A study of observational data for 12,215 individuals has indicated that an association between low levels of the vitamin D metabolite 25-hydroxyvitamin D (25[OH]D) and heart failure (HF) risk varies by ethnicity. The investigators believe their analysis shows that “variation in bioavailable [vitamin] D may underlie the race interaction observed between 25(OH)D concentration and HF risk”.
Vitamin D is mainly obtained by synthesis in the skin in response to sun exposure, but is also obtained from food and supplements. Previous research indicates that black individuals tend to have lower levels of 25(OH)D than white individuals. In this study, median levels of 25(OH)D were 25.6 ng/ml and 18.2 ng/ml, respectively, for the 9,311 white and 2,904 black participants.
Evidence indicates that a low circulating level of 25(OH)D might be associated with increased risk of various cardiovascular diseases, including coronary heart disease and stroke, but that this association might be stronger in white individuals than in black people. Compared with the aforementioned cardiovascular diseases, less is known about a potential link between 25(OH)D levels and risk of HF, and whether ethnicity has any influence on this link. In this new study, no evidence of an association between low 25(OH)D levels and incident HF events (over 21 years) was found among the black participants. By contrast, among the white participants, HF risk seemed to be increased in individuals with 25(OH)D levels <20 ng/ml.
In the single-nucleotide polymorphism rs7041 in vitamin D binding protein, the G allele is known to predispose individuals to higher levels of vitamin D binding protein and, therefore, lower levels of bioavailable vitamin D. The G allele was present in 56% of white participants and 16% of black participants. Among the study cohort, the presence of the G allele seemed to influence the association between low 25(OH)D levels and increased HF risk. The association was not apparent among those with TT alleles, but was robust among those with GG alleles.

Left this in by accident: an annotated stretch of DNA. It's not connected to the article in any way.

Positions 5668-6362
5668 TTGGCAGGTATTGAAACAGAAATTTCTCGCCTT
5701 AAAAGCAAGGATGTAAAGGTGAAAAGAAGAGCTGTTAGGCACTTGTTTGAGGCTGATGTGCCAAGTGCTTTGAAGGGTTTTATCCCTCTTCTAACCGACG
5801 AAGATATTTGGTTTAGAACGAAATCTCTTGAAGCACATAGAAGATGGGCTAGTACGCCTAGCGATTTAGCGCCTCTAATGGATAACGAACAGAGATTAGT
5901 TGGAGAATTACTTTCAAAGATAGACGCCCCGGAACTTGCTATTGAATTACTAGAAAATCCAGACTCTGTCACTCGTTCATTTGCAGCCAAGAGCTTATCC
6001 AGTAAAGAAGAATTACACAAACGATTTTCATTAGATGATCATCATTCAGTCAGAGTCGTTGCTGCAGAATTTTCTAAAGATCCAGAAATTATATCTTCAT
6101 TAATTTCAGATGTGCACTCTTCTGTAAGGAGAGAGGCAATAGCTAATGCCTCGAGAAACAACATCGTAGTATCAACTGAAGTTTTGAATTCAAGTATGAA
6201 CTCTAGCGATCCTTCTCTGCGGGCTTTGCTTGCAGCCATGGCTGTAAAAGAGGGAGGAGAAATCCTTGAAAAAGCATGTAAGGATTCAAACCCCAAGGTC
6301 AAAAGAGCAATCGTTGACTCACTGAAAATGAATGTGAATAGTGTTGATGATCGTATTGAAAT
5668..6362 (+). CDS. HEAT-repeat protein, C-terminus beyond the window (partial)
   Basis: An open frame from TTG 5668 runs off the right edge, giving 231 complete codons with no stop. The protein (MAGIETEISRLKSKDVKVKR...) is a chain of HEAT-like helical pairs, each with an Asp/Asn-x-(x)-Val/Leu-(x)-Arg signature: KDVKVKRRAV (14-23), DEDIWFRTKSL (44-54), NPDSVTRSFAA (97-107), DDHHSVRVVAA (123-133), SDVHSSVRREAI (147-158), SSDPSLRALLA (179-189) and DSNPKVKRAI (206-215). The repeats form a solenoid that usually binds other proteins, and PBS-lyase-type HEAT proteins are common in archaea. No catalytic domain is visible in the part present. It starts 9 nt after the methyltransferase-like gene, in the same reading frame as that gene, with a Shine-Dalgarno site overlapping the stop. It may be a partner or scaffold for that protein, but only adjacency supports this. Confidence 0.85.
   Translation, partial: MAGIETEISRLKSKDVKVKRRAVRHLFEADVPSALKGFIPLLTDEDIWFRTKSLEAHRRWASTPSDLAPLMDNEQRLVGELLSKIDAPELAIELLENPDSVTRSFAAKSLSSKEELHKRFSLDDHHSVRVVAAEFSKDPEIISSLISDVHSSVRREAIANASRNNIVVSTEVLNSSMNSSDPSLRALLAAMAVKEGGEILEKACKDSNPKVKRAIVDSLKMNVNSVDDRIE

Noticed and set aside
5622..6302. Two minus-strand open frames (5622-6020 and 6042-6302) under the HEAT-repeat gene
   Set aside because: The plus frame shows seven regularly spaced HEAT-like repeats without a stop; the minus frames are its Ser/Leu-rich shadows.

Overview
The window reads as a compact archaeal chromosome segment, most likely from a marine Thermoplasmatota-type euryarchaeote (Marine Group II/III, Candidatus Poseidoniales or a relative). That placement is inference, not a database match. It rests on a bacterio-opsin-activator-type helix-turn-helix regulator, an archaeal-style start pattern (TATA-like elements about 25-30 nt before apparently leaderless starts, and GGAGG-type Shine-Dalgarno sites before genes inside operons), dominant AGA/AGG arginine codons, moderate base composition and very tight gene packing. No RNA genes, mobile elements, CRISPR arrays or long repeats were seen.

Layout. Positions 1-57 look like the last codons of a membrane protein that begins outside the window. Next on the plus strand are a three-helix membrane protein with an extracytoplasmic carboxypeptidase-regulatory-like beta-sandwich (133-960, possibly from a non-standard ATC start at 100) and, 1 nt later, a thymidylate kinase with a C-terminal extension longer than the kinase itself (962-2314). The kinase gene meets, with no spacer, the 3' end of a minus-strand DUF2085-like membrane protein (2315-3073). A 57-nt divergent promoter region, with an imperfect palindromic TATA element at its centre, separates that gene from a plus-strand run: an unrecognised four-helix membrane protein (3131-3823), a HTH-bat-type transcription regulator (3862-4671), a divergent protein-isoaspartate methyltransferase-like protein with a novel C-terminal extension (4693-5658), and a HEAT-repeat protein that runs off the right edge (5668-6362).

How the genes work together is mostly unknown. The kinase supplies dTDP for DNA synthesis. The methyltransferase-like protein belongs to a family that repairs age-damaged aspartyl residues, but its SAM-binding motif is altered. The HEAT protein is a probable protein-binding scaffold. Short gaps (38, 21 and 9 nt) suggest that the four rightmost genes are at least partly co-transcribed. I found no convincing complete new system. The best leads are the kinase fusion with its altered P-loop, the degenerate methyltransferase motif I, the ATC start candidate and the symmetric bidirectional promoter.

The investigators conclude that “the presence of the rs7041 G allele may be synergistic with low 25(OH)D in increasing HF risk”. “Our results ... suggest that, regardless of race, low 25(OH)D was a more potent risk factor among individuals genetically predisposed to higher vitamin D binding protein levels, and by extension lower bioavailable vitamin D,” write the investigators. They speculate that the observed influence of ethnicity on the association between 25(OH)D levels and HF risk came about because “this allele is less common in blacks, thus predisposing blacks to lower vitamin D binding protein levels and more bioavailable vitamin D relative to whites”.
Lutsey, P. L. et al. Race and vitamin D binding protein gene polymorphisms modify the association of 25-hydroxyvitamin D and incident heart failure: the ARIC (Atherosclerosis Risk in Communities) study. JACC Heart Fail. 10.1016/j.jchf.2014.11.013
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Mearns, B. Link between low vitamin D and heart failure. Nat Rev Cardiol 12, 320 (2015). https://doi.org/10.1038/nrcardio.2015.68